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Sarah Connor (Linda Hamilton) firing a missile in Terminator: Dark Fate.
She’ll be back.
Kerry Brown/Paramount Pictures

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Terminator: Dark Fate at least gets Sarah Connor right

The latest installment outstrips Terminator sequels of the past

Terminator: Dark Fate, the latest installment in the Terminator franchise, erases Terminator 3: Rise of the Machines, Terminator Salvation, and Terminator Genisys from the continuity, and marks a return to basics. Directed by Deadpool’s Tim Miller, Dark Fate plays out like a contemporary version of the first Terminator film, as future super soldier Grace (Mackenzie Davis) is sent back in time to protect Dani Ramos (Natalia Reyes) from a deadly Rev-9 (Gabriel Luna).

In true modern blockbuster fashion, Dark Fate also brings Sarah Connor (Linda Hamilton) and the T-800 (Arnold Schwarzenegger) back. The remarkable thing is that their returns don’t feel like fan service or hurried cameos. Miller and screenwriters David S. Goyer, Justin Rhodes, and Billy Ray recognize that though the Terminator’s red eye is the defining image of the franchise, the story has always belonged to Sarah Connor.

The same way 2018’s Halloween asserted Jamie Lee Curtis’ Laurie Strode as the franchise keystone, Dark Fate proves that Terminator doesn’t compute without Hamilton. Revisiting those original arcs could be a superficial thrill, but both Halloween and Dark Fate investigate how traumatic events and adamant survival affected their heroes’ lives.

Mackenzie Davis, left, and Linda Hamilton star in Skydance Productions and Paramount Pictures’ “TERMINATOR: DARK FATE.”
Grace (Mackenzie Davis) and Sarah (Linda Hamilton) confront each other.
Kerry Brown/Paramount Pictures

The best parts of Dark Fate all feature Sarah, who shifts between superhero toughness and all-too-human vulnerability as she works through decades’ worth of isolation and grief. Things get particularly interesting when an aging T-800 (not the friendly one we remember from Terminator 2: Judgment Day) enters the mix, not just because it’s always a pleasure to see Arnold but because the robot has undergone some development of its own since we last saw it.

Sarah crosses paths with Grace and Dani while hunting the Rev-9, and reveals that she’s spent the years since the events of Terminator and Terminator 2 killing terminators. Though the three women don’t initially trust each other — Grace and Sarah, in particular, find themselves butting heads as years of being on the run have turned them both into cynics when it comes to strangers — they have no choice but to work together to take down the Rev-9, which transforms into and out of black goo, and splits into two robots for double the trouble.

While the Terminator chase beats are familiar, Dark Fate adds a new dimension to the game of cat and mouse through its Latinx lead, Dani. From her initial concerns about losing her job to a robot, to being forced to illegally cross the border while fleeing the Rev-9 (and even being detained by border control in the process), Miller and the screenwriters have larger ambitions for this action thriller. They don’t necessarily coalesce — the need to tie up the immediate plot turns any more significant political messaging into “we’re all people in the end” — but it still feels significant to see a person of color in a blockbuster’s leading role and another as its major villain.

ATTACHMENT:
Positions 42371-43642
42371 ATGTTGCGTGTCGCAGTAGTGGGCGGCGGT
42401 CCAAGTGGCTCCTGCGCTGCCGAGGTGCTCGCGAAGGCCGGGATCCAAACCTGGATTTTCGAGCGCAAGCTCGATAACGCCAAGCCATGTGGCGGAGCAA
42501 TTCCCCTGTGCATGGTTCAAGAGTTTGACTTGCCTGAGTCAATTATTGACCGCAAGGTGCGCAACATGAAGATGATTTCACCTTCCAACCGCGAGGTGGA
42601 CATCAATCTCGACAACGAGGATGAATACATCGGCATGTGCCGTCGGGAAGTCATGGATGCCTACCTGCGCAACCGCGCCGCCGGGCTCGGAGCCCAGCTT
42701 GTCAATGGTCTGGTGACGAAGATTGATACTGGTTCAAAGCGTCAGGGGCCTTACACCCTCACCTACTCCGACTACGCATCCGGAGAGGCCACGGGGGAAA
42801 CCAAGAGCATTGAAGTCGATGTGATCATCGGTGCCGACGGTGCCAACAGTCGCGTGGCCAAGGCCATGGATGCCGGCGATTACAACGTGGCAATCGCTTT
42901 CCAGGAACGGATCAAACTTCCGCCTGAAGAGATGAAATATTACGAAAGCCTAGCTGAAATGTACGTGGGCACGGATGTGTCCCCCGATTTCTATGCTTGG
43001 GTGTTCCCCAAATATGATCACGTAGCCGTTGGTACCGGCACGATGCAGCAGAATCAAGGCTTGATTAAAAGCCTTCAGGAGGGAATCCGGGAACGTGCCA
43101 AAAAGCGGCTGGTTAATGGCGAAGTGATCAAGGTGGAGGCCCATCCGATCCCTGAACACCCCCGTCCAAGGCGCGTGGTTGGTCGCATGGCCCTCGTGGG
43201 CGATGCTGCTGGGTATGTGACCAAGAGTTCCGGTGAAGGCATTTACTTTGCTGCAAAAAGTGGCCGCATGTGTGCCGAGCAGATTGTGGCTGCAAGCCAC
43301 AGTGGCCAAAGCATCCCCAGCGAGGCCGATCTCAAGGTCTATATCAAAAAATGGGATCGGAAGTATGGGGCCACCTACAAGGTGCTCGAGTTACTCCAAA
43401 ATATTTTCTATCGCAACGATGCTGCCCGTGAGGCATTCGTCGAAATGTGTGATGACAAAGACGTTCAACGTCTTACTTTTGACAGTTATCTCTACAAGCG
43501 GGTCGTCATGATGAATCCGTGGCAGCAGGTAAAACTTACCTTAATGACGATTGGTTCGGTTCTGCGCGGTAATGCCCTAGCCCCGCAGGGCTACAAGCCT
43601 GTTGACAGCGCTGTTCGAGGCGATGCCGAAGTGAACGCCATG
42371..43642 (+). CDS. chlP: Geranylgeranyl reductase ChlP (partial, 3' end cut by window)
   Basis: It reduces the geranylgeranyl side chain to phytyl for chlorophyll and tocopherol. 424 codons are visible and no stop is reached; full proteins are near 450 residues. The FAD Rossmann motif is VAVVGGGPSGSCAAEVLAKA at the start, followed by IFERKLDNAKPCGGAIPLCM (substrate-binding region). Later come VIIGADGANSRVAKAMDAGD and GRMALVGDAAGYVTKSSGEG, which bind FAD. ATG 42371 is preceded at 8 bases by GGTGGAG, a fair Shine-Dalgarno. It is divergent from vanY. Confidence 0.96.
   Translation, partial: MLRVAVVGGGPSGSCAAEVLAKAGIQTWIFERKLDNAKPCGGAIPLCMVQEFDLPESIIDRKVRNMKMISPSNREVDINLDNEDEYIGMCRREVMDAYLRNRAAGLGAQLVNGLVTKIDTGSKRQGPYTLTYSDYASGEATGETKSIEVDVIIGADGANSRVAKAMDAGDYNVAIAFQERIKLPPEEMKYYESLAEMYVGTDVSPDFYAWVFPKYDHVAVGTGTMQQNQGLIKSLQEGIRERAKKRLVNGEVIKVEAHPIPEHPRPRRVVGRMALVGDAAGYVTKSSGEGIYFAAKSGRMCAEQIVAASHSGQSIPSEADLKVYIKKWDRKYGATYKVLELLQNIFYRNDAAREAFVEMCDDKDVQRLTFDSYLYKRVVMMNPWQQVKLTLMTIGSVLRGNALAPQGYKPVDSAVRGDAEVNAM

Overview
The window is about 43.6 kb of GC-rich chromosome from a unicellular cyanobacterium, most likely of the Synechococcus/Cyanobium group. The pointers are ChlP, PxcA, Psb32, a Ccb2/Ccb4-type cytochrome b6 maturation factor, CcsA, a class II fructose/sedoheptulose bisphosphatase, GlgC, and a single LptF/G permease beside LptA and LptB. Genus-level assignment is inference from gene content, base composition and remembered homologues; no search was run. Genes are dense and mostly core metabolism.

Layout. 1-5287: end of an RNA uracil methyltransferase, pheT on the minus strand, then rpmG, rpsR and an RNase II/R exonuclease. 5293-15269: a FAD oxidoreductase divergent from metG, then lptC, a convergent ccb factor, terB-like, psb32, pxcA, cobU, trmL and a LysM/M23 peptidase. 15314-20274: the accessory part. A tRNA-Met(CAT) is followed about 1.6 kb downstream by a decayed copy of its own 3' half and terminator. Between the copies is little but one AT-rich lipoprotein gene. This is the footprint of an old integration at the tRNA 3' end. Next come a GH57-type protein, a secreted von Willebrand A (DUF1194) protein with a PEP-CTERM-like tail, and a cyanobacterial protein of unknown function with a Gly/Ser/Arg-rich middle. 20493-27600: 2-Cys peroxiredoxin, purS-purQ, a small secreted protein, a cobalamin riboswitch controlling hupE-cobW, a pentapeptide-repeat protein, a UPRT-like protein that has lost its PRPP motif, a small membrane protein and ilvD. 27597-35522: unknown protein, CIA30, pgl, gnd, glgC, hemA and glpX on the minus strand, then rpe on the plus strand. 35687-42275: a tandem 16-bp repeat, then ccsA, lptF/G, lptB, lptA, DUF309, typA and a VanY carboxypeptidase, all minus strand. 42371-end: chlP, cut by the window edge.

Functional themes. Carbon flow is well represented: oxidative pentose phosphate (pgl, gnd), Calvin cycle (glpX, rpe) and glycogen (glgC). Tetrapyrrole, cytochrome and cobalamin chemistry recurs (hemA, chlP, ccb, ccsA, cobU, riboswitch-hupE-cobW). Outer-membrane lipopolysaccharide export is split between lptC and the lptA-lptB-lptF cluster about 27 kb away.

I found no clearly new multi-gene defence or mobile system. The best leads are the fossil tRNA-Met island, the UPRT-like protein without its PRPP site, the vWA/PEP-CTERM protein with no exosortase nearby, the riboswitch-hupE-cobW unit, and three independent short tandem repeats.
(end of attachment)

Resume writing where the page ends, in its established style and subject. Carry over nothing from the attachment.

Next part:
An older, gray-haired T-800, Arnold Schwarzenegger, dressed in a leather jacket.
The T-800 (Arnold Schwarzenegger) is back.
Kerry Brown/Paramount Pictures

It’s also a joy watching Davis kick ass, with Grace wielding everything from a giant hammer to a giant chain as she tears up the Rev-9. The action in Dark Fate is all over the map — an early highway chase is thrillingly clear, while a later airborne fight is visually incomprehensible, and the CGI doesn’t quite hold up from scene to scene — but the close-quarters combat Grace gets into is consistently great.

The fun parts of Terminator: Dark Fate can’t mask the fact that the episodic script drags. Sarah and the T-800 come with much more baggage and audience familiarity, which automatically makes them more compelling and more colorful than Dani and Grace, who have to share space and establish themselves as fully fleshed-out characters at the same time. The result is that their storyline — with the exception of one late-breaking twist — feels hackneyed, and almost parodic of the ending of Terminator Salvation.

There’s enough meaty material in Dark Fate — the immigration subplot, the bond between Sarah and the T-800 — that its steady, clichéd moments (“We make our own fate,” groan) stick out like robot wiring under human skin. Though the film leaves the door open for more Terminator shenanigans, it hopefully serves as a definitive end. Sarah deserves some closure. Dark Fate is at its best when offering it.

Terminator: Dark Fate hits U.S. theaters on Nov. 1.

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